It’s a little bit like counting the “vanity metrics” of likes and views on a social media post, when what we really want is human connection. To see and be seen. To hear and be heard. To understand and be understood. To love and be loved.

In his excellent book, Measure What Matters, John Doerr says: “Our goals are servants of our purpose, not the other way around.” It’s a reminder to continue to update and modify our goals, to examine whether they are still serving us, serving our purpose, or if they’ve taken the place of purpose altogether.

“Our goals are servants of our purpose, not the other way around.”

-John Doerr

I had the distinct pleasure of meeting Lara Hodgson and hearing her speak here in Bozeman a couple weeks ago. Lara is a phenomenal woman, a successful serial entrepreneur, and a wise human being. One of the things she said that really resonated with me was: “Success is finite. Significance is infinite. Be significant!”

Success is finite.

So, how do you “be significant?” What is significance, and how do you measure it? How do you know if what you’re doing is significant; how do you know if your life mattered?

I’m not 100% sure. But there are clues. Through the process of asking myself some tough questions, the pieces are beginning to fall into place.

By what yardstick do you measure your life’s worth? Ask yourself these seven questions:

  1. What is my vision of success?
  2. Why do I really do what I do?
  3. What’s truly important about my work?
  4. What is important in my life?
  5. How does my life matter?
  6. To whom do I matter?
  7. Is someone’s life better because I lived?

What would you add? How do you answer these questions? I would love to hear your thoughts.

Hannah


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6 Comments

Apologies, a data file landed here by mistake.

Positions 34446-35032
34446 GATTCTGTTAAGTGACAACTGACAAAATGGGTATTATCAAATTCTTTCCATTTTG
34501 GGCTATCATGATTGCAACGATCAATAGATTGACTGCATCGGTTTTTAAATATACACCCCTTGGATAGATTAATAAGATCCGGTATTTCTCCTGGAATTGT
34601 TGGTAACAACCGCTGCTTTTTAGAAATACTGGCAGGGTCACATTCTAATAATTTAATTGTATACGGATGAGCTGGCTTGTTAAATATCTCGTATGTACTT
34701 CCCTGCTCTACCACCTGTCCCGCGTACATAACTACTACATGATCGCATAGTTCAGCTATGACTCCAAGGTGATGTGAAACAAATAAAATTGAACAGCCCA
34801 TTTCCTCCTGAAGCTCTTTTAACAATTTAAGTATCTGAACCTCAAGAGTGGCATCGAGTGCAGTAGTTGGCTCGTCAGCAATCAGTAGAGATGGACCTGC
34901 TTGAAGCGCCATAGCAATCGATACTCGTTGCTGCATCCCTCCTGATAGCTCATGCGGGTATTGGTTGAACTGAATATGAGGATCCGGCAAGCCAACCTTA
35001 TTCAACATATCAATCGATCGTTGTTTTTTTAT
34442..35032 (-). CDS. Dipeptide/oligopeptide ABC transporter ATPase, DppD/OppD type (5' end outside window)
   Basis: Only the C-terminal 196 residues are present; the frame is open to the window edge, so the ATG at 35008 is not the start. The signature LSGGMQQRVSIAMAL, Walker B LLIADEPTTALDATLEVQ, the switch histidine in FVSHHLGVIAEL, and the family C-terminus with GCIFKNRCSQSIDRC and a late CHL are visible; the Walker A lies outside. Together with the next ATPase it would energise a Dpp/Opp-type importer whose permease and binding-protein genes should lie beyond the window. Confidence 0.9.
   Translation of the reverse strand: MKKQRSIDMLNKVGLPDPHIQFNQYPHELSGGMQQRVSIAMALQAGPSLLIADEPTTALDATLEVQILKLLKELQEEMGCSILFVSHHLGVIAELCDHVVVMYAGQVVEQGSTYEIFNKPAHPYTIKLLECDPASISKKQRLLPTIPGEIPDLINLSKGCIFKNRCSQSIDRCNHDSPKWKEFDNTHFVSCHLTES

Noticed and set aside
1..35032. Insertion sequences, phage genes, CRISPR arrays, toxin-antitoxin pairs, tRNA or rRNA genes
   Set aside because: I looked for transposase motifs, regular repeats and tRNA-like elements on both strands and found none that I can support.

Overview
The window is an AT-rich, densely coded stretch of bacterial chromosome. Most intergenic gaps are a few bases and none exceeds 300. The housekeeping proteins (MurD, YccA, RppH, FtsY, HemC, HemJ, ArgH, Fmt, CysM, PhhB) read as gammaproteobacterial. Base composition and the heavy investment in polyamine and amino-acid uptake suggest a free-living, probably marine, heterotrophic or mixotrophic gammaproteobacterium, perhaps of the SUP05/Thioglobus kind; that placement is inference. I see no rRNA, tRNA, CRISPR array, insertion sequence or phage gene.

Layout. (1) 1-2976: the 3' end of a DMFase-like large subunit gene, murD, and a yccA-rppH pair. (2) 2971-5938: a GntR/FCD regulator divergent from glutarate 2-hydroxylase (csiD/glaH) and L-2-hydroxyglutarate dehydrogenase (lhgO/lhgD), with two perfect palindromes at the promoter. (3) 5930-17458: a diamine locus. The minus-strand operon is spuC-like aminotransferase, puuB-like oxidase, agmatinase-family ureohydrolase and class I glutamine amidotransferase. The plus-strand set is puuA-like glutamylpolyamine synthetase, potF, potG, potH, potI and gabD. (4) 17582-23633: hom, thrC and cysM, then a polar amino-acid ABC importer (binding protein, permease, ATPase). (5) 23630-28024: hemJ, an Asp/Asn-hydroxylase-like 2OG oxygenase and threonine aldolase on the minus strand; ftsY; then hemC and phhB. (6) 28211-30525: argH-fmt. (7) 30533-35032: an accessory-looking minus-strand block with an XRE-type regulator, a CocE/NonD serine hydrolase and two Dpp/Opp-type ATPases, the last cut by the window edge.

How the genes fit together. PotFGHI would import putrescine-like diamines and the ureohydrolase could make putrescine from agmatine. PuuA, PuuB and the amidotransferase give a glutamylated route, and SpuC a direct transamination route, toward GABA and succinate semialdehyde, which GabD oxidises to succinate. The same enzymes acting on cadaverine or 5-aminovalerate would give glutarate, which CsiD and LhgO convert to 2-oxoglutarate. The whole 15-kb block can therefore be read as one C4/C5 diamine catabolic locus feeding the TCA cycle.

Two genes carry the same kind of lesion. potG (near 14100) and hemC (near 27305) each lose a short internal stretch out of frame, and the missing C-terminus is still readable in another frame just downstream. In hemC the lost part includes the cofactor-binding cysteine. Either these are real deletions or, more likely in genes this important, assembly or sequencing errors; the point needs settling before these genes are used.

1. Hannah,
    I love it thanks for posting and sharing your words! I look for motivation to inspire me to finish a major painting and couldn’t get moving. I like to check out blogs to push me sometimes. Thanks for being an example of the action and movement I was looking for to complete my work!

    1. Warren – thank you for sharing that. Appreciate you visiting the blog, and I’m so happy to hear this post inspired action. Best of luck completing your painting – may it be significant!

  2. I love this post – it reminds me of what Adam Grant talks about in his book Originals. When it comes to the evolution of our “career self-esteem” if you will, first we feel unimportant, then eventually we progress to the point where we feel important (a lot of people get stuck at this stage), after which we feel the desire to work on something important. In other words, the focus shifts off of ourselves onto the work itself and then to others through coaching, mentorship, and consulting. Thanks for sharing these valuable insights Hannah!

    1. What a great example from a great book, Trent! I loved that book – I’m a huge fan looking of Adam Grant’s work – and had forgotten about that example. Thanks for the reminder! 🌟